CARACAS (Reuters) – The Norwegian government said on Thursday it remains in touch with Venezuela’s government and opposition about continuing talks to resolve the country’s political crisis after President Nicolas Maduro called off this week’s round of Oslo-mediated discussions.
Maduro on Wednesday said his government would not attend talks set for Thursday and Friday, in a protest over a new set of U.S. sanctions meant to force him from power. Maduro accused opposition leader Juan Guaido of celebrating the measures, which froze all Venezuelan government assets in the United States.
The Norwegian government did not set a date for the next round of talks. The talks began in May after a failed military uprising led by Guaido.
“We are in touch with them regarding the next meetings,” Dag Nylander, Norway’s chief facilitator for the talks, said in a statement. “The facilitation continues under the principle that the parties would like it to, and that there are realistic prospects of a negotiated solution.”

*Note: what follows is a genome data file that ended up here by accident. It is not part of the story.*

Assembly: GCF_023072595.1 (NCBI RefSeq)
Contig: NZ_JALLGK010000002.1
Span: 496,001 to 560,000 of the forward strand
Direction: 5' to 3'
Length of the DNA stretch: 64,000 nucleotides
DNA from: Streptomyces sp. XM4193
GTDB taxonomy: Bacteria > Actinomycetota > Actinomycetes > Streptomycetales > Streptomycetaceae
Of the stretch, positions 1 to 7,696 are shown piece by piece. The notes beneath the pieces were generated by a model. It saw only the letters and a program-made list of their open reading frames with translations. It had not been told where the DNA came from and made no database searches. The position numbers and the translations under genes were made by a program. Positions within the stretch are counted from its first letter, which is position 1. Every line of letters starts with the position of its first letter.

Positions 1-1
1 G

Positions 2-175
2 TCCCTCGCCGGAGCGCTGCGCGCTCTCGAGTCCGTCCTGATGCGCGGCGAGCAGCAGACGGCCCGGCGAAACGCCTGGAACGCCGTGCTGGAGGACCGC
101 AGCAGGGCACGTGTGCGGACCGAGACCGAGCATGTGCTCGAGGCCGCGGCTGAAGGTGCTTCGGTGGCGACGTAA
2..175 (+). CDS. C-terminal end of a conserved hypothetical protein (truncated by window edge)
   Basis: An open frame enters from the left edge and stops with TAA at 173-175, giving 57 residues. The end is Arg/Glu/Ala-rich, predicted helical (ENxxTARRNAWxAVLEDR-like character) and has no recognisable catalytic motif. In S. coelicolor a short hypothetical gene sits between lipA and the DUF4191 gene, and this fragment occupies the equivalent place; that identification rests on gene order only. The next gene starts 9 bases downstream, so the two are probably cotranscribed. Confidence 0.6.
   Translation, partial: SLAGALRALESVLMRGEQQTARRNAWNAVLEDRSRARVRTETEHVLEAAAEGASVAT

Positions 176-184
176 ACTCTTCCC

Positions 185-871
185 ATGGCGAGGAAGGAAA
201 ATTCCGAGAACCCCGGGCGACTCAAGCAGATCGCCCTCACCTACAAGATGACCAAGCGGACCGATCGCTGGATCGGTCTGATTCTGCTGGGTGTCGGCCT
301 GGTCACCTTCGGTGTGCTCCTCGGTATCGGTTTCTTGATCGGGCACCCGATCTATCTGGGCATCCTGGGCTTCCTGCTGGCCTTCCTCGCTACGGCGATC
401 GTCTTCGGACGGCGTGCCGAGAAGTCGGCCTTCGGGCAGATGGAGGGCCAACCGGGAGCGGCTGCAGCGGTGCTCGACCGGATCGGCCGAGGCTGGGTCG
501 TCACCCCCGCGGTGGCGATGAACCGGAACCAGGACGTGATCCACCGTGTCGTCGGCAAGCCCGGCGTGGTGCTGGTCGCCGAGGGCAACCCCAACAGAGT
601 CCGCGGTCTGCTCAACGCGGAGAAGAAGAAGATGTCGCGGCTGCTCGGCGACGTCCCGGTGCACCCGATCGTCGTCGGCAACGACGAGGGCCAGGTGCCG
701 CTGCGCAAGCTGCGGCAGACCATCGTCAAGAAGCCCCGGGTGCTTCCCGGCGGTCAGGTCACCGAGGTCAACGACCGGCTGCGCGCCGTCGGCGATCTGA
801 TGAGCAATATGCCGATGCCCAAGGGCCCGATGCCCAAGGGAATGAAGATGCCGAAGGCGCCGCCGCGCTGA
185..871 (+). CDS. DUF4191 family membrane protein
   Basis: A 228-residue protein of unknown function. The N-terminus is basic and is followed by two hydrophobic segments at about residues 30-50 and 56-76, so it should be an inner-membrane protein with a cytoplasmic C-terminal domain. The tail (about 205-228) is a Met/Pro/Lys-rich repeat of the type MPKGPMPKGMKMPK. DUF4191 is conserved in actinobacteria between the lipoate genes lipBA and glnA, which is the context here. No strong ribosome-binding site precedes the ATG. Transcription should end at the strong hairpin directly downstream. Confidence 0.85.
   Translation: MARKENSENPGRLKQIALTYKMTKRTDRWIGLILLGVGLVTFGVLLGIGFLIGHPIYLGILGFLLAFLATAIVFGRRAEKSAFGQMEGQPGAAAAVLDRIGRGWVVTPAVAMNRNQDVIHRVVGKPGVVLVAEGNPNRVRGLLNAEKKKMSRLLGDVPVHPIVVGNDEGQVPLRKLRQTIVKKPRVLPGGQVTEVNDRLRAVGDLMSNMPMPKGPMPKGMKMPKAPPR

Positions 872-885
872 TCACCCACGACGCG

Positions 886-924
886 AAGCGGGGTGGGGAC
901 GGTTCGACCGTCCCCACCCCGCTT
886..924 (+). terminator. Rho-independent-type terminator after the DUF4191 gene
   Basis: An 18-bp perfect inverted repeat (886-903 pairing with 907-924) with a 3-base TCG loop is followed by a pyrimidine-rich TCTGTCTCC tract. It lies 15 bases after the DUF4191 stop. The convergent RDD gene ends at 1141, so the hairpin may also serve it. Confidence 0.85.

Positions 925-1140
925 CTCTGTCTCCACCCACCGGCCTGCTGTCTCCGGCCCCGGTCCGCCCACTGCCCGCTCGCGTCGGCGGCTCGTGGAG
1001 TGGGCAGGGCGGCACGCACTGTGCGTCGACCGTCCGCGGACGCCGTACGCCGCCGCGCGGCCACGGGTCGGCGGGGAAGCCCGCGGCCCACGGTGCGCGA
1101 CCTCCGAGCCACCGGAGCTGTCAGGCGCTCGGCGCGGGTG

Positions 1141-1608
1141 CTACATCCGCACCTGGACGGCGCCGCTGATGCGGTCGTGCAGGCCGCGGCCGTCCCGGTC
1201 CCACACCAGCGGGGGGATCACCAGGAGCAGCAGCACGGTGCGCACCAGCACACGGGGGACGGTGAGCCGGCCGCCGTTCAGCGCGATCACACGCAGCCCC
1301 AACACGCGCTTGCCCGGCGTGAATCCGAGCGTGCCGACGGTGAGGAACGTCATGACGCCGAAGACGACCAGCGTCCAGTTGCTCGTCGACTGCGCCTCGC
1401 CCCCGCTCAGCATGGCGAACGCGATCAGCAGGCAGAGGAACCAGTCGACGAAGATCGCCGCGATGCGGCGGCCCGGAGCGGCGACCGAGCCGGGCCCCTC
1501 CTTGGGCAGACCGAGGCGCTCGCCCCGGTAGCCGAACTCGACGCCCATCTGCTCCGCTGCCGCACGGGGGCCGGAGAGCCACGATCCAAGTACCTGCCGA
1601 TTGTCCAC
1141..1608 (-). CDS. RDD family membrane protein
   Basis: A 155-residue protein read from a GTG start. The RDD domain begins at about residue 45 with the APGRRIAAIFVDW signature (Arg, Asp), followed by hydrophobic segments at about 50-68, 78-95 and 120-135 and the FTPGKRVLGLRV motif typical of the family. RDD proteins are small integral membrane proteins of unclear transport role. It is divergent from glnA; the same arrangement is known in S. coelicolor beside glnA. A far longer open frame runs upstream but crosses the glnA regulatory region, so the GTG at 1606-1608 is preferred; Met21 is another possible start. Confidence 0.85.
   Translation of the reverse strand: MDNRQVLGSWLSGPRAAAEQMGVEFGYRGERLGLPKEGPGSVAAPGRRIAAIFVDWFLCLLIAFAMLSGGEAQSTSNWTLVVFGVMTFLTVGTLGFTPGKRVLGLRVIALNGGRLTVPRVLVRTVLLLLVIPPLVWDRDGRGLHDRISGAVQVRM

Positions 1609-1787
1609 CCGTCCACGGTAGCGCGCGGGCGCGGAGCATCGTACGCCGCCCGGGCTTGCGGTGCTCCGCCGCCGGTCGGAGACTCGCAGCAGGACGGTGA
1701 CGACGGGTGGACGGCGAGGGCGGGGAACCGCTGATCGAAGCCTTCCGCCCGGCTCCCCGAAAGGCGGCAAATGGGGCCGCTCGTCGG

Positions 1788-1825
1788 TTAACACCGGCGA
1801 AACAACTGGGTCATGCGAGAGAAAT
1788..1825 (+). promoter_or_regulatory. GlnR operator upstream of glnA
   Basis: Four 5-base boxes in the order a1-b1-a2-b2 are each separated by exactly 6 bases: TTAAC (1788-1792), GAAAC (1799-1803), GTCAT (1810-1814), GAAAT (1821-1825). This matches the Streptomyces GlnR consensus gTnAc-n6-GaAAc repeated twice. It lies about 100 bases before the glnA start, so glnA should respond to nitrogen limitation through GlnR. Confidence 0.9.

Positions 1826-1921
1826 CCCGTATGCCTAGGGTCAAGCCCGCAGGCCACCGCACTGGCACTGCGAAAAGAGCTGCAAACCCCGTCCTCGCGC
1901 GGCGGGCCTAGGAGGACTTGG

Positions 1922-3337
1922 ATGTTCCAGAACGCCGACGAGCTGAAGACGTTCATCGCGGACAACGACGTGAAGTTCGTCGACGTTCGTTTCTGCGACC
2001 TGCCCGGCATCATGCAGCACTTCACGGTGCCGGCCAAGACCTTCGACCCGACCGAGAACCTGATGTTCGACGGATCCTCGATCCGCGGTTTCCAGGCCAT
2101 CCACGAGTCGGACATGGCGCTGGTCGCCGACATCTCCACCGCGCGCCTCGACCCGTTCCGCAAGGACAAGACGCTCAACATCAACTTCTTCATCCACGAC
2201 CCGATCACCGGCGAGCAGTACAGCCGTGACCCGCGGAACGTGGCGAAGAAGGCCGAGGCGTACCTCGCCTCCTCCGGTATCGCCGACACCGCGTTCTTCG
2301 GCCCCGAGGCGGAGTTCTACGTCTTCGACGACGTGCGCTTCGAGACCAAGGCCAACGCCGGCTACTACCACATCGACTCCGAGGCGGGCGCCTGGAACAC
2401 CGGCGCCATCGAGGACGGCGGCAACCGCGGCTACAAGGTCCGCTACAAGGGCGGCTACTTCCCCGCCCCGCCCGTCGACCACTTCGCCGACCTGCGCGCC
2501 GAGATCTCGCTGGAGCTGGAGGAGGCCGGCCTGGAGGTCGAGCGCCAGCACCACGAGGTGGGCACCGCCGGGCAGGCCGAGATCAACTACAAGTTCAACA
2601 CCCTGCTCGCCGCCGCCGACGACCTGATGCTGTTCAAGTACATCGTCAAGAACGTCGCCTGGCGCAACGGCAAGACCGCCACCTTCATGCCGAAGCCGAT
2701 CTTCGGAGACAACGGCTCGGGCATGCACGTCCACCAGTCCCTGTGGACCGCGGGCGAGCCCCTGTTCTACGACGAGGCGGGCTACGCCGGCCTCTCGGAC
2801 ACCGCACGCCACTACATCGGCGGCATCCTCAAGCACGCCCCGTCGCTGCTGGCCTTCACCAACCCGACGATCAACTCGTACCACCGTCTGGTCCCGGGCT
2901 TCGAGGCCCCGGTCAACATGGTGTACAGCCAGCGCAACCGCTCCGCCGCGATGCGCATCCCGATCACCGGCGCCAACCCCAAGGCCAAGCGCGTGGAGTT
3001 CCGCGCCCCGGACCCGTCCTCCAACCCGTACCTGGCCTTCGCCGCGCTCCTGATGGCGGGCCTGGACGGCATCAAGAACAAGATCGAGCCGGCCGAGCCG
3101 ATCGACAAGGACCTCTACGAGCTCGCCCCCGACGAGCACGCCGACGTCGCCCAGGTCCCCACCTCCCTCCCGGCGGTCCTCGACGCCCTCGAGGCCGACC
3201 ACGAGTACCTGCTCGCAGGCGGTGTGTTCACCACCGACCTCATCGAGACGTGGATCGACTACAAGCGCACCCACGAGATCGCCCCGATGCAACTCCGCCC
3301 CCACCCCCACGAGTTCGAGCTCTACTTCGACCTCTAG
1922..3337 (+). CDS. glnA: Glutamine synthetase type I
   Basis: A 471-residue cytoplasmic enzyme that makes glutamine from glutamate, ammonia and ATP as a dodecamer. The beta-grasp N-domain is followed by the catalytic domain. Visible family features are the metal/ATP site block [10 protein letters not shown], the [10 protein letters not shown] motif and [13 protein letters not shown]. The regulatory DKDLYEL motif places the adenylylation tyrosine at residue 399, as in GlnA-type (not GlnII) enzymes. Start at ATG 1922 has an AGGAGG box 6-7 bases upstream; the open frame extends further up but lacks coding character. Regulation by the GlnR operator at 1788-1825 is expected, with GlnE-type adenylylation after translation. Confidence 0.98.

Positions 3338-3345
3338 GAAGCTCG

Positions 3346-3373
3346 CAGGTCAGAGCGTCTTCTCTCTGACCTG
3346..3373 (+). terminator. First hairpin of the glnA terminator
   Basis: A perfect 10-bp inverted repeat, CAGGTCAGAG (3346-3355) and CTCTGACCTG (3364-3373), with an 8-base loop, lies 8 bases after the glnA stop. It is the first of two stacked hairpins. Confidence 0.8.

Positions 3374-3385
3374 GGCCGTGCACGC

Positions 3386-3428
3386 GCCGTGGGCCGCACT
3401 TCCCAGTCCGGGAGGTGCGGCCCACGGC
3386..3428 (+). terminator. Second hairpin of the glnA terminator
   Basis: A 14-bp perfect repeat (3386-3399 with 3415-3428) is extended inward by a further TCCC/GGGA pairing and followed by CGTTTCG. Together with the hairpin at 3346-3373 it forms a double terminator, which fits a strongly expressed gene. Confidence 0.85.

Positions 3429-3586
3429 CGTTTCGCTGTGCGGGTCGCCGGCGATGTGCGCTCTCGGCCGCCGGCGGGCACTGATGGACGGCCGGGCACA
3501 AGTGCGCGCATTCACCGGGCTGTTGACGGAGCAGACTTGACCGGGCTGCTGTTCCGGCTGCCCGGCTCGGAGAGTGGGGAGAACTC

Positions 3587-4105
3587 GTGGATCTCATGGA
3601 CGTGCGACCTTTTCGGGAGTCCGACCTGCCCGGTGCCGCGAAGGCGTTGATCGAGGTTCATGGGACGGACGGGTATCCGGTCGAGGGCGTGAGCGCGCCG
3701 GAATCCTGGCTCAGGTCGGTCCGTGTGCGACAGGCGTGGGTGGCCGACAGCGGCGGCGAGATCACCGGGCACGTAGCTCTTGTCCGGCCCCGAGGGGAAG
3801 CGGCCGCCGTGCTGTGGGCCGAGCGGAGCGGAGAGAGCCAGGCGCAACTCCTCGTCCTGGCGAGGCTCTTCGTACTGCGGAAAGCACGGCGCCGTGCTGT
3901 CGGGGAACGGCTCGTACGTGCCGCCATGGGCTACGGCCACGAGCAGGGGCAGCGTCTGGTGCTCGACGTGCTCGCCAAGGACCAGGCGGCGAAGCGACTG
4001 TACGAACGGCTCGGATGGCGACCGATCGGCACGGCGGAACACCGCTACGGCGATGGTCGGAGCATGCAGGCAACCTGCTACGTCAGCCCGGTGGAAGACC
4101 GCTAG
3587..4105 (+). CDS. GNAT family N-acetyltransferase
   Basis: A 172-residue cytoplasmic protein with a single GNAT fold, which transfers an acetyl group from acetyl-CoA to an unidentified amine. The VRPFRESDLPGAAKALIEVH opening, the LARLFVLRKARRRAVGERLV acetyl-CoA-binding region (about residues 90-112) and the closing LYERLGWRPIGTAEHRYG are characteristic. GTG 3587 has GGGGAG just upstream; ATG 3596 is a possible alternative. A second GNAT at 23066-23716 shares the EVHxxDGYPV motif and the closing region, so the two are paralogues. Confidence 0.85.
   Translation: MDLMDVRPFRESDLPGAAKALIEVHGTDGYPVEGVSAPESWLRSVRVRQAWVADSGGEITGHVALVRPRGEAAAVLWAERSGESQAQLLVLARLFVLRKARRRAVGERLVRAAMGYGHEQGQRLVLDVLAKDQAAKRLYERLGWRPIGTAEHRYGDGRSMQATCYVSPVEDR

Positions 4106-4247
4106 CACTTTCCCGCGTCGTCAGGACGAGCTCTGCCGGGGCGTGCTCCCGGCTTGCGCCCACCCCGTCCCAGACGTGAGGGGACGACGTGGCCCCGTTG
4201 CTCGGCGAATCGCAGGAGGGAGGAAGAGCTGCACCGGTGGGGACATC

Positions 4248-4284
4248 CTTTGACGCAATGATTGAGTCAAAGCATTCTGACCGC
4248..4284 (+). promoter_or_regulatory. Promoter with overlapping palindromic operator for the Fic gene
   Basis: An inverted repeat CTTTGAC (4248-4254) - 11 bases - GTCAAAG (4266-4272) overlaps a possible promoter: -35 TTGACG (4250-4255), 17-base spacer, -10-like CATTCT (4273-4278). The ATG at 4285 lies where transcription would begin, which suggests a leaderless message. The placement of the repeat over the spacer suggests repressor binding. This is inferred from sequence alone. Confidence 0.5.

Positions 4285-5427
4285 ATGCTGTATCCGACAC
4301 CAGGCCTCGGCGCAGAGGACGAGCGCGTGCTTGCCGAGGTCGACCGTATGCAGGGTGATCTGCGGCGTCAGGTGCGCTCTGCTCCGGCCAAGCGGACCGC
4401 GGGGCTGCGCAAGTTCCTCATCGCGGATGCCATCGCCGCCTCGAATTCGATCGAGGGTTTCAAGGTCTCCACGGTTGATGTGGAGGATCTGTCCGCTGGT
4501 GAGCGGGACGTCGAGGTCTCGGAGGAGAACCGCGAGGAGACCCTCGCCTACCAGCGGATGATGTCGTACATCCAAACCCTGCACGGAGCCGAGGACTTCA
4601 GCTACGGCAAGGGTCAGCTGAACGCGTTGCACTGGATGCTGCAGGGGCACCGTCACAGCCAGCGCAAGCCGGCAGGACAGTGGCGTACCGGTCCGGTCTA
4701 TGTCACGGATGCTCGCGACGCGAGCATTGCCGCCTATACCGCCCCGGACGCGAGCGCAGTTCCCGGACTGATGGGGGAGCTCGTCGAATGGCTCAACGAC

Neither Venezuela’s Information Ministry nor a representative for Guaido immediately responded to requests for comment.
In January Guaido, the chief of the opposition-held National Assembly, invoked the constitution to assume a rival presidency, arguing Maduro’s 2018 re-election was illegitimate. He was backed by most Western democracies, including the United States.
Maduro calls Guaido a U.S. puppet. He has refused to step down despite Venezuela’s economic collapse and U.S. sanctions on the state oil company and central bank.
(Reporting by Brian Ellsworth and Luc Cohen; editing by Nate Raymond and Grant McCool)